ISLAM IN AFRICA: A Pilgrimage to Touba, Senegal
On Monday, January 28, 2013 the exhibition will be opening at Cummings Art Center at Connecticut College in New London, Connecticut.
The photographs included in this exhibition were selected from a larger body of work that explores the annual pilgrimage ‘Le Grand Magal de Touba’, located in central Senegal. Katzenstein was originally introduced to the Magal through a short segment of the documentary series The Africans that aired on public television in 1986. He learned that for three days each year Mouride (a Sufi brotherhood based in Senegal) pilgrims from all over Senegal and the world congregate in the town of Touba to commemorate the exile imposed by the French colonists on the founder of the brotherhood, Cheikh Amadou Bamba. During the Magal the population increases from approximately 400,000 to over 4,000,000. It is West Africa’s equivalent to the Hajj.
Katzenstein’s project began in New York City in 1987, where he met and photographed the life of local Senegalese street vendors. Later in that same year he traveled to Touba during the time of the Magal and stayed with families of the young men he had befriended in New York. The trip was very successful, but he had remained an outsider in Touba and yearned to have more access to the inner workings of the Mouride brotherhood.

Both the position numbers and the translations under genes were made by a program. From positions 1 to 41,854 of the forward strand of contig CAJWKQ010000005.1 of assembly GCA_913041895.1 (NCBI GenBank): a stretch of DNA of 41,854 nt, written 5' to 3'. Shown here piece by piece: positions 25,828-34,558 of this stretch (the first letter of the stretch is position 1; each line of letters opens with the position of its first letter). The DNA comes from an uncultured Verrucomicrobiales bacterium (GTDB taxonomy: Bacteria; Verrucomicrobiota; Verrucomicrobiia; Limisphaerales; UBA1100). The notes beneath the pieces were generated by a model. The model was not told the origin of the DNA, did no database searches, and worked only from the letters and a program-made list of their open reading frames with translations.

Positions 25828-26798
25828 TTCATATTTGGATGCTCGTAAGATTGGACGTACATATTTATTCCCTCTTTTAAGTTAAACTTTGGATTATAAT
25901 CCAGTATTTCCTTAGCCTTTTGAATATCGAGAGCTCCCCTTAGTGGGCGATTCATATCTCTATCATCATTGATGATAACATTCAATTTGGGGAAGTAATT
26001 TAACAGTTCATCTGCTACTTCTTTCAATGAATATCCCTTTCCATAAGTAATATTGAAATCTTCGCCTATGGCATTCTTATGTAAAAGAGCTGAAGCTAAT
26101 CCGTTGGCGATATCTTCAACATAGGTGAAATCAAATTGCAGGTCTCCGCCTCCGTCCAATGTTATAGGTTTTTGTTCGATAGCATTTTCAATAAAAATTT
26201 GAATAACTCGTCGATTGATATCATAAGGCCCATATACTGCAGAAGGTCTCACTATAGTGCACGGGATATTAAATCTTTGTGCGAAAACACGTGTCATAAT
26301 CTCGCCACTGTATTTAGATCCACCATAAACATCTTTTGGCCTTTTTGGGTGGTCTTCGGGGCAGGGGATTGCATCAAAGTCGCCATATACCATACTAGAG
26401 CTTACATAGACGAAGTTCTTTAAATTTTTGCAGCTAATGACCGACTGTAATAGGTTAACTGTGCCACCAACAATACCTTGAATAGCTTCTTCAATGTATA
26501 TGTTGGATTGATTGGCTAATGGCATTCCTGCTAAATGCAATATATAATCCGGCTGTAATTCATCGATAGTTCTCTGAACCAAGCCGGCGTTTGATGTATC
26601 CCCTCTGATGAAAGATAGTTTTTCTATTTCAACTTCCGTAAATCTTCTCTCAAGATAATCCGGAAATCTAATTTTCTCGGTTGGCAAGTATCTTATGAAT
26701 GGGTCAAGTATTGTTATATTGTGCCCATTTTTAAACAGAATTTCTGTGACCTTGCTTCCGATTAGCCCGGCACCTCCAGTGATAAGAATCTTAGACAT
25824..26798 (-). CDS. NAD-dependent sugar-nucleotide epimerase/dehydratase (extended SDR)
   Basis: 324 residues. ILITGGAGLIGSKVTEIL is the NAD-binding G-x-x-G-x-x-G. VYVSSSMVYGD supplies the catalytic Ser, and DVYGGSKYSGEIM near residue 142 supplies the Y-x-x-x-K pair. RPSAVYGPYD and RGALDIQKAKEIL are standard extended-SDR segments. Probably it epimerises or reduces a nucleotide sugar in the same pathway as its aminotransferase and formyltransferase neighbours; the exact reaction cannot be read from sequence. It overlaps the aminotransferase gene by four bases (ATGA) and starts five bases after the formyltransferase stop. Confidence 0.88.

Fast forward 16 years to 2003. In October of that year Katzenstein was introduced to Cheikh Fara Gaye at a prayer for peace event in New York City (he is a Mouride cleric from Senegal who is now based in Philadelphia). In the aftermath of the events of September 11th there were a lot of misunderstandings about Islam in general, and he was searching for a way to explore different facets of the religion in a positive way. He approached Cheikh Gaye that evening with the proposition of traveling together to the next Magal in the spring of 2004, and to his surprise his invitation was accepted. Katzenstein’s goal was to delve deeper into the rituals of the holy city of Touba with Cheikh Gaye’s help and guidance, and to explore the positive aspects of Islam. It was to be a remarkable journey for both of them, and the photographs presented here are a testament to their successful collaboration. The exhibition takes us on that journey. We begin with the physical journey from Dakar to Touba. This four hour trip by car expands to up to 15 hours immediately preceding and during the time of the Magal. Vehicles cram all the roads leading to the sacred city, causing gridlock and accidents, but the excitement and joy of the pilgrims never seems to diminish. Many travel to Touba by train. The local station, which is tranquil during the rest of the year, teems with arriving visitors, and often scores of young boys wait anxiously for the next influx of pilgrims.
The Mouride spirit is evident everywhere throughout the sacred city as pilgrims visit sacred sites where Cheikh Amadou Bamba once roamed. The Baye Fal serve the community by publicly displaying their love for Allah, and they also take on the roll of overseeing traffic control throughout the city. Poetry, song and dance abound. Markets spring up on every thoroughfare, selling a wide variety of items both religious and nonreligious. Visits to the compounds of Cheikhs’ and Maribouts’ take up much of the pilgrim’s schedule. The Magal is a time of great joy for all who participate.